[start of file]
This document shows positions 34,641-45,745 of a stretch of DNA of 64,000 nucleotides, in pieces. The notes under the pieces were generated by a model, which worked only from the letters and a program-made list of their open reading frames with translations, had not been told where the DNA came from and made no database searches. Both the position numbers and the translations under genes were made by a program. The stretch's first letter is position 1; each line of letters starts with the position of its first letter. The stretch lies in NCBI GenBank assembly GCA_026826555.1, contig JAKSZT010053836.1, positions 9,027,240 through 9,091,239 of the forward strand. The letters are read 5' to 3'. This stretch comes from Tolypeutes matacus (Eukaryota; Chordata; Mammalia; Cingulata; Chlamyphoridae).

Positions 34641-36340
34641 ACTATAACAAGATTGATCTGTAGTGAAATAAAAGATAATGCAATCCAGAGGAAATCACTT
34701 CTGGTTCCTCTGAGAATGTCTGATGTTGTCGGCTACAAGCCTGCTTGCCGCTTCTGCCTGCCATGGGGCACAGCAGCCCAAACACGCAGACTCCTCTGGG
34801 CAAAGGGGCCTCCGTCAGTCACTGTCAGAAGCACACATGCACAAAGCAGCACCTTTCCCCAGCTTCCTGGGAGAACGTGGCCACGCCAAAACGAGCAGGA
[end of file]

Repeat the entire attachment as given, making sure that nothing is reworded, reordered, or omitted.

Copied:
This document shows positions 34,641-45,745 of a stretch of DNA of 64,000 nucleotides, in pieces. The notes under the pieces were generated by a model, which worked only from the letters and a program-made list of their open reading frames with translations, had not been told where the DNA came from and made no database searches. Both the position numbers and the translations under genes were made by a program. The stretch's first letter is position 1; each line of letters starts with the position of its first letter. The stretch lies in NCBI GenBank assembly GCA_026826555.1, contig JAKSZT010053836.1, positions 9,027,240 through 9,091,239 of the forward strand. The letters are read 5' to 3'. This stretch comes from Tolypeutes matacus (Eukaryota; Chordata; Mammalia; Cingulata; Chlamyphoridae).

Positions 34641-36340
34641 ACTATAACAAGATTGATCTGTAGTGAAATAAAAGATAATGCAATCCAGAGGAAATCACTT
34701 CTGGTTCCTCTGAGAATGTCTGATGTTGTCGGCTACAAGCCTGCTTGCCGCTTCTGCCTGCCATGGGGCACAGCAGCCCAAACACGCAGACTCCTCTGGG
34801 CAAAGGGGCCTCCGTCAGTCACTGTCAGAAGCACACATGCACAAAGCAGCACCTTTCCCCAGCTTCCTGGGAGAACGTGGCCACGCCAAAACGAGCAGGA